There are many ways to apply SMS for internal staff, so let’s look at one example and discuss the principles and mechanics in play. From there, consider how you can apply this to your organisation.
What makes it effective
Let’s say you’ve been tasked with updating the contact details for all 300 employees at your place of business. This means that you need each employee to either acknowledge their existing details being correct or to provide updated information.
You could do this via email with links to the employee portal to check and update their information. You may risk your request getting lost in a busy inbox. Plus, if no changes are required from an employee, you still need them to acknowledge they have seen your e-mail.
The other option is SMS.
How it works
Export the employee data into a spreadsheet and upload that into the MessageMedia web portal and construct a message using the various headers of the spreadsheet to populate each message with each employee’s personal information. It might read something like this:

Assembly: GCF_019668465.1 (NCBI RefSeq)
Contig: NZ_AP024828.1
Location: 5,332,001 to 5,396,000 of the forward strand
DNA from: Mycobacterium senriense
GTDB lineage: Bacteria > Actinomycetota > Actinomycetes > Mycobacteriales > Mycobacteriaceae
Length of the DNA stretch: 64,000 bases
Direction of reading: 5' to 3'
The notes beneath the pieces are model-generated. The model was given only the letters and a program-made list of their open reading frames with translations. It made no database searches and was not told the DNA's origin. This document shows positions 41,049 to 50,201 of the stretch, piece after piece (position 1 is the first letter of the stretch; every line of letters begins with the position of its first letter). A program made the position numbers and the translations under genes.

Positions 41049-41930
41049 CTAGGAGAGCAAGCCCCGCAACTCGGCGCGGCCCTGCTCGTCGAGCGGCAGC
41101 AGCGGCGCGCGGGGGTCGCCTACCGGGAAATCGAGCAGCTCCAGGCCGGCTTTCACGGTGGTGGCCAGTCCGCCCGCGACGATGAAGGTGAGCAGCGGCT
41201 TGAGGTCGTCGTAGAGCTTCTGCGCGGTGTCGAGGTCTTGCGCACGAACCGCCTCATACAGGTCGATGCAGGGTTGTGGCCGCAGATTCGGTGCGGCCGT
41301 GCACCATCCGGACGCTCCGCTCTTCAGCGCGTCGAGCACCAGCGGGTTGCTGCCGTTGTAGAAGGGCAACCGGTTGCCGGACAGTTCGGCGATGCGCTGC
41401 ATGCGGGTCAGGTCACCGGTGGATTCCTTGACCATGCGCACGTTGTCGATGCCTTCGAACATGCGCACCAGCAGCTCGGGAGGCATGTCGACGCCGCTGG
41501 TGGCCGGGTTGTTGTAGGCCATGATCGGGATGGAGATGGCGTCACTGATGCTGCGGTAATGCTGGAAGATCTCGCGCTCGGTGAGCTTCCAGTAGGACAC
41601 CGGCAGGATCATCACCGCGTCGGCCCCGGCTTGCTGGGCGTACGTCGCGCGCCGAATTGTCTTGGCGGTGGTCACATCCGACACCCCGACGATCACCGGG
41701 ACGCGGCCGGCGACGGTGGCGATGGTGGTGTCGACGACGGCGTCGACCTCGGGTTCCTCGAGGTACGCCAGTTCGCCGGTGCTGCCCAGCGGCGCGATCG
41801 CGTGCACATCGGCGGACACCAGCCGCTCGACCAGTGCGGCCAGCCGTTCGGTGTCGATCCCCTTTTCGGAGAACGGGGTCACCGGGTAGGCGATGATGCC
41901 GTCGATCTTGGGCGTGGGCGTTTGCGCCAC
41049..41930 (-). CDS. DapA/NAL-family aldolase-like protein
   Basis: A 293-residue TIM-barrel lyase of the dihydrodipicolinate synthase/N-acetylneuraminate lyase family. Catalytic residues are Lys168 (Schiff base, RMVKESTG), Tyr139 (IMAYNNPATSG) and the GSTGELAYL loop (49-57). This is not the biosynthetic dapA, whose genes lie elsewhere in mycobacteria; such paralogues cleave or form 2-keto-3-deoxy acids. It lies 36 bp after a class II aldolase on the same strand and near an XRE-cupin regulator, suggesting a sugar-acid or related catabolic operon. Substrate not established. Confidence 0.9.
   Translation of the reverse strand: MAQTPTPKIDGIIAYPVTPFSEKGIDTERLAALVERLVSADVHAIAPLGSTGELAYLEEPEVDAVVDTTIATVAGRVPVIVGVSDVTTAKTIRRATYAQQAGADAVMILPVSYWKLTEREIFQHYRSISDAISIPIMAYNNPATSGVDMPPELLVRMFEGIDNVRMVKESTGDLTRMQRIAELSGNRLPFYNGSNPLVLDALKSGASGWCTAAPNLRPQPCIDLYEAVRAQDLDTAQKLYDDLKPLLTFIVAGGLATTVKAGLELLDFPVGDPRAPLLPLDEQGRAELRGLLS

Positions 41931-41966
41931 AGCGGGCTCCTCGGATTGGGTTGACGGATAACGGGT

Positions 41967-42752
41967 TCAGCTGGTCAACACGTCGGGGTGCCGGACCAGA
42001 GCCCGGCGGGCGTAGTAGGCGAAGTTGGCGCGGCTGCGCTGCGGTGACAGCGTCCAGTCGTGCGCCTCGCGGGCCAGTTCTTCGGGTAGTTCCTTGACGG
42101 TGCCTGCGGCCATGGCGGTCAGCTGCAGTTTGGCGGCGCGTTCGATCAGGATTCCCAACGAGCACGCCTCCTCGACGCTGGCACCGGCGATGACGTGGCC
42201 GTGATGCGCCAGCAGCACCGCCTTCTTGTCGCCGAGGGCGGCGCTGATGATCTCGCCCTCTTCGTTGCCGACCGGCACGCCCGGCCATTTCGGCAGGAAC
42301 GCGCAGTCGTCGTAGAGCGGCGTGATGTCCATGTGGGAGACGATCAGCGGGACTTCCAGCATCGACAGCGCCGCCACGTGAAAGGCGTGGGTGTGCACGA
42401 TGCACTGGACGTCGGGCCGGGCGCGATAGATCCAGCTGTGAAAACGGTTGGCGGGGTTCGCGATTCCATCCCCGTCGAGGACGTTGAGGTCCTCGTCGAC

“Hi [first_name]. Please confirm your contact information as follows:
Full name: [first_name] [last_name]
Address: [address_1] [address_2] [suburb] [postcode]
Emergency contact: [emergency_name] [emergency_number]
Reply “YES” if correct, or “NO” if incorrect.”
There are more features to help with this process, including automated follow-up messages or tracking message responses. The main takeaway is the employee’s request has been made extremely clear, and completing it is low-effort, which increases the likelihood of them doing so.
Final thoughts, further reading
Sending an SMS campaign prompts action because not only is texting a trusted means of communication, it also plays to our natural behaviours. When utilised effectively, they provide a low-effort way to engage with customers.
Billions of text messages get sent every day. It’s a part of everyday life, so incorporating SMS messages into your marketing channel mix makes sense. We have seen businesses succeed by complementing an email marketing strategy with SMS.